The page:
How much better did Kentucky just get?
Tre Mitchell and a program on the slide
It is always funny what you can hear over the din of a huge crowd. In April 2012, on the confetti-strewn floor of the Superdome, John Calipari, newly crowned national champion, was making his way off the court and into the tunnel. He was smiling and looking around and pointing and waving in that giddy, affected way showmen who have just won a national title do. If you followed right behind him and looked around, you could get a tiny slice of what it was like to be in that maelstrom, to be the center of the college basketball universe for a night -- or, in Calipari's crazed case, every hour of every day for years at a time.
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As he was leaving the floor, the UK coach vaguely thanked a group of people in Kentucky royal blue above the tunnel railing. He waved, gave a thumbs up. Above him, the loudest voice in New Orleans rained down, from a woman with a sequined "UK" shirt: "Coach Cal! COACH CAL! WIN IT AGAIN NEXT YEAR COACH CAL! DO IT AGAIN!"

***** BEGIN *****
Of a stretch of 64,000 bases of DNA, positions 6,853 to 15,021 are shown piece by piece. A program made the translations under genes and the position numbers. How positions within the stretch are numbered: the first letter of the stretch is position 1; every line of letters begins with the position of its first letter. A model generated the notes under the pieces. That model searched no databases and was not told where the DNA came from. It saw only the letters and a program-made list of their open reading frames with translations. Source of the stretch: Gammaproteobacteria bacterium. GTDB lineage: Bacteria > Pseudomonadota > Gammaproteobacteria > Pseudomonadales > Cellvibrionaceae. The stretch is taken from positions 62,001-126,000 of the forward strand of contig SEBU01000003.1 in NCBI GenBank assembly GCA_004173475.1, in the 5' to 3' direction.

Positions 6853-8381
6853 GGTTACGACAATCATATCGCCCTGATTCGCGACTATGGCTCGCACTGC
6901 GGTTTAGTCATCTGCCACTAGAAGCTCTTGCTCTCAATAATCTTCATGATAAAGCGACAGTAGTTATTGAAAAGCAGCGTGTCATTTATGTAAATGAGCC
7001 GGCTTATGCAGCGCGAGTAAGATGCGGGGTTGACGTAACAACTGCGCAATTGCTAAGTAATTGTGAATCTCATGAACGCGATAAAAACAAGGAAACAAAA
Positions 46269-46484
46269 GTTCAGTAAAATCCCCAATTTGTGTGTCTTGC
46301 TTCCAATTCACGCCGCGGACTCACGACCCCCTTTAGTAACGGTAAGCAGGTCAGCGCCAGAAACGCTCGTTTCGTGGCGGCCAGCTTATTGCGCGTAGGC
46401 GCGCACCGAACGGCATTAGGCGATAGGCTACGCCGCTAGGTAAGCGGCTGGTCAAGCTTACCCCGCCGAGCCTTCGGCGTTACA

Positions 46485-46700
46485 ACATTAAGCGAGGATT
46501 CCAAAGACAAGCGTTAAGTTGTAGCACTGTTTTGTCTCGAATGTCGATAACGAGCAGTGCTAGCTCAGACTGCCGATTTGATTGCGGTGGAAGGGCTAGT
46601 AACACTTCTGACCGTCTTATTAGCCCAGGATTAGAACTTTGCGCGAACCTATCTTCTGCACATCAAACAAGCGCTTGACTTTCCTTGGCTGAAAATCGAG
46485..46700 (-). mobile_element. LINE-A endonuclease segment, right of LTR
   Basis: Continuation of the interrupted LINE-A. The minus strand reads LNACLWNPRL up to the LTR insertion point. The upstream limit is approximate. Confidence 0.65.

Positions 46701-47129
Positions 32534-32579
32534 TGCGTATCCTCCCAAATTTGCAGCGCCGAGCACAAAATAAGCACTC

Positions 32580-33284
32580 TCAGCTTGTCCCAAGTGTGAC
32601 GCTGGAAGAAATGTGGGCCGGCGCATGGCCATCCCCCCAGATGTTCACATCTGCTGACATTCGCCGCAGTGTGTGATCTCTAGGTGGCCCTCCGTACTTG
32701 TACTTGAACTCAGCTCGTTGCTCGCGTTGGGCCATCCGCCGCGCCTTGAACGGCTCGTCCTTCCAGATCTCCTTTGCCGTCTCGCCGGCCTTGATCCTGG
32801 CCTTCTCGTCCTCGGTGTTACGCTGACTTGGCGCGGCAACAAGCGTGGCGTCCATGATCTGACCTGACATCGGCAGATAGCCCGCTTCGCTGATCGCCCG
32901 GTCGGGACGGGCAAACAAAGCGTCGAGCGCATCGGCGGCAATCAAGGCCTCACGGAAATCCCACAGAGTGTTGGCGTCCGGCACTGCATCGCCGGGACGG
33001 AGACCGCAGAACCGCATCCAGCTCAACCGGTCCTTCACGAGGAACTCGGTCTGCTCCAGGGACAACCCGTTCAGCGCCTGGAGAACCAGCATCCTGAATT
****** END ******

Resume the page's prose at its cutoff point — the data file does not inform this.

This was ... hilarious. Also alarming. It was a perfect testament to the thing you could feel pulsing through every corner of the college basketball Internet in those days, but rarely fully understand until you got up close, which is that Kentucky fans were just different from everyone else, bigger and more insatiable and just more. Win one. Pfft. So what? Do it again.
To be fair to the Big Blue Nation member in question, the expectation hardly seemed unreasonable. Kentucky was churning through future NBA talents at a unbelievable clip, sending whole teams to the lottery, reinventing the way elite college basketball rosters were built. From his arrival at Kentucky in 2010 until he built a team that went to the Final Four unbeaten in 2015, 25 Wildcats were NBA draft selections, and many of those same players went on to be near-instant professional stars. If there was any program in the country that could be expected to win a national title in the subsequent seasons -- or at least another in the next decade -- it was Calipari's, that night, as he walked off the Superdome floor.